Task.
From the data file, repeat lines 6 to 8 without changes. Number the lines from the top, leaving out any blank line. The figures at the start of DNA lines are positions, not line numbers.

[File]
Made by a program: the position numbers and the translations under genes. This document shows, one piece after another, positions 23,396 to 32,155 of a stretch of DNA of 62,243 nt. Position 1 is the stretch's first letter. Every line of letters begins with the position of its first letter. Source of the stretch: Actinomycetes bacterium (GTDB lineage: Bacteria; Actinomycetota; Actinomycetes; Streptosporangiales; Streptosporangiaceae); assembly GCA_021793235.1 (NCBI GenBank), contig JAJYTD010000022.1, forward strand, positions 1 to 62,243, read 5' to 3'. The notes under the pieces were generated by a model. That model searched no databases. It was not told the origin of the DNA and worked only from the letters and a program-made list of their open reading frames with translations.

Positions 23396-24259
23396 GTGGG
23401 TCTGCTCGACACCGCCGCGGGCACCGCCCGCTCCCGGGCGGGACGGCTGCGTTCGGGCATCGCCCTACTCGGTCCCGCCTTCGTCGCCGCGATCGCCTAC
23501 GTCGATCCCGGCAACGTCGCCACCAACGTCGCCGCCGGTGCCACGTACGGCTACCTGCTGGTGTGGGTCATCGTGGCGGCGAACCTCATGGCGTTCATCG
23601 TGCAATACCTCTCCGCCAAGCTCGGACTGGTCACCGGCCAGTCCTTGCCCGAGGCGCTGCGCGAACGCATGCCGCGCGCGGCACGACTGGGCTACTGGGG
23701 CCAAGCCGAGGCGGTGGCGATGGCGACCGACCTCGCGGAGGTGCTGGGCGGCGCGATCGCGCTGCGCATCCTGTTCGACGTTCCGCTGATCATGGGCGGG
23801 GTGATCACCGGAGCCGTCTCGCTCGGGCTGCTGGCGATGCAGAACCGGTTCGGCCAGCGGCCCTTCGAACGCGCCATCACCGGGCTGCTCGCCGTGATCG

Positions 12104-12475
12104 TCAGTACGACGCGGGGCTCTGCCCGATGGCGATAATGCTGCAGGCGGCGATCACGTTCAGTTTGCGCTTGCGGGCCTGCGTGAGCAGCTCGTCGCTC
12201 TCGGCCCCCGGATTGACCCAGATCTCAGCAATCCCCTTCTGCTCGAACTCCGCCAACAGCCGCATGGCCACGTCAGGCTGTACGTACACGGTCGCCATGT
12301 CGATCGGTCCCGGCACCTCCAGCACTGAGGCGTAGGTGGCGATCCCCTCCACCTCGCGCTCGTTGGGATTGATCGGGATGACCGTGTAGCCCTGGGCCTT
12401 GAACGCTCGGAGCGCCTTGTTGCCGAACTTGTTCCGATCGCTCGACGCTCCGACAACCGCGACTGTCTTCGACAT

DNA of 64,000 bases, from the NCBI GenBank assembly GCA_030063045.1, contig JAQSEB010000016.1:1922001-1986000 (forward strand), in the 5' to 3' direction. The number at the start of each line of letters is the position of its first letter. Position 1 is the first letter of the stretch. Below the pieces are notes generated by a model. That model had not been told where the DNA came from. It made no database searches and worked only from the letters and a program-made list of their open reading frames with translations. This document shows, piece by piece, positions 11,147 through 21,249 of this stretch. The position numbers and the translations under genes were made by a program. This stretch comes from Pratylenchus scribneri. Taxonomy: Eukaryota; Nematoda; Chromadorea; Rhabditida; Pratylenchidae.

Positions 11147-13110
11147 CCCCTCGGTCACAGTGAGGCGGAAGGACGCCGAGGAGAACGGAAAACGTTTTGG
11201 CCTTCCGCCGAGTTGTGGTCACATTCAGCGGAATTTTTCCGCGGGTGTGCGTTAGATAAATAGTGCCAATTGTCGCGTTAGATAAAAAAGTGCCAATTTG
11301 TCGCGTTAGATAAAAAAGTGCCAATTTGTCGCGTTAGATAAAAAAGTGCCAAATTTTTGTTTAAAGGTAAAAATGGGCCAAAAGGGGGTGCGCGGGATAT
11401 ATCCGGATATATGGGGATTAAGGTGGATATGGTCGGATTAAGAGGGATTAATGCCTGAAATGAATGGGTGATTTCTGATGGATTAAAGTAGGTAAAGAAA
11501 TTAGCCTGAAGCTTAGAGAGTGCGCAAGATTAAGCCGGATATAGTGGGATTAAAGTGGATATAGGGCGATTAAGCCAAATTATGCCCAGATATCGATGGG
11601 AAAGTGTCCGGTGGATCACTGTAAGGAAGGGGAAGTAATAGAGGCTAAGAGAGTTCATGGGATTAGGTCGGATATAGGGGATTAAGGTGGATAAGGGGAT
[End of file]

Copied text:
23601 TGCAATACCTCTCCGCCAAGCTCGGACTGGTCACCGGCCAGTCCTTGCCCGAGGCGCTGCGCGAACGCATGCCGCGCGCGGCACGACTGGGCTACTGGGG
23701 CCAAGCCGAGGCGGTGGCGATGGCGACCGACCTCGCGGAGGTGCTGGGCGGCGCGATCGCGCTGCGCATCCTGTTCGACGTTCCGCTGATCATGGGCGGG
23801 GTGATCACCGGAGCCGTCTCGCTCGGGCTGCTGGCGATGCAGAACCGGTTCGGCCAGCGGCCCTTCGAACGCGCCATCACCGGGCTGCTCGCCGTGATCG